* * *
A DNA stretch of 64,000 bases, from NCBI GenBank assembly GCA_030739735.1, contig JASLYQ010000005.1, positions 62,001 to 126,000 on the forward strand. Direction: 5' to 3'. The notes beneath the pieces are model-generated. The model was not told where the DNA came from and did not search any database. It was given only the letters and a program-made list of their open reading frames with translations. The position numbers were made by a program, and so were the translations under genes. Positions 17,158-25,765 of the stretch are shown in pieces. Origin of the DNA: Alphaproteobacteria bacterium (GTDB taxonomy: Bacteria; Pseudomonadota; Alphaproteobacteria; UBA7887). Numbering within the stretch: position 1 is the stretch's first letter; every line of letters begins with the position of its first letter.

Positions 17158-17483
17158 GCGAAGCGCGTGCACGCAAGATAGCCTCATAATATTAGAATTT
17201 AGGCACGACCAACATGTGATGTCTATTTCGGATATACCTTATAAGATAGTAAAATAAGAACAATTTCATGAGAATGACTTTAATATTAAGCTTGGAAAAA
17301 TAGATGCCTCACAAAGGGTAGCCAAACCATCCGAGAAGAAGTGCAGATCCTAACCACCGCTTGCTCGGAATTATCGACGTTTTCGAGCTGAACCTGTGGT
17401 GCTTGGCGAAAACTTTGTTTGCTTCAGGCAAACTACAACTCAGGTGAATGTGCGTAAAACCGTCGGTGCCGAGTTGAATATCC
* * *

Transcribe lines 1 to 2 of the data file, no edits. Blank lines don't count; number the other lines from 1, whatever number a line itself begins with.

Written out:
A DNA stretch of 64,000 bases, from NCBI GenBank assembly GCA_030739735.1, contig JASLYQ010000005.1, positions 62,001 to 126,000 on the forward strand. Direction: 5' to 3'. The notes beneath the pieces are model-generated. The model was not told where the DNA came from and did not search any database. It was given only the letters and a program-made list of their open reading frames with translations. The position numbers were made by a program, and so were the translations under genes. Positions 17,158-25,765 of the stretch are shown in pieces. Origin of the DNA: Alphaproteobacteria bacterium (GTDB taxonomy: Bacteria; Pseudomonadota; Alphaproteobacteria; UBA7887). Numbering within the stretch: position 1 is the stretch's first letter; every line of letters begins with the position of its first letter.

Positions 17158-17483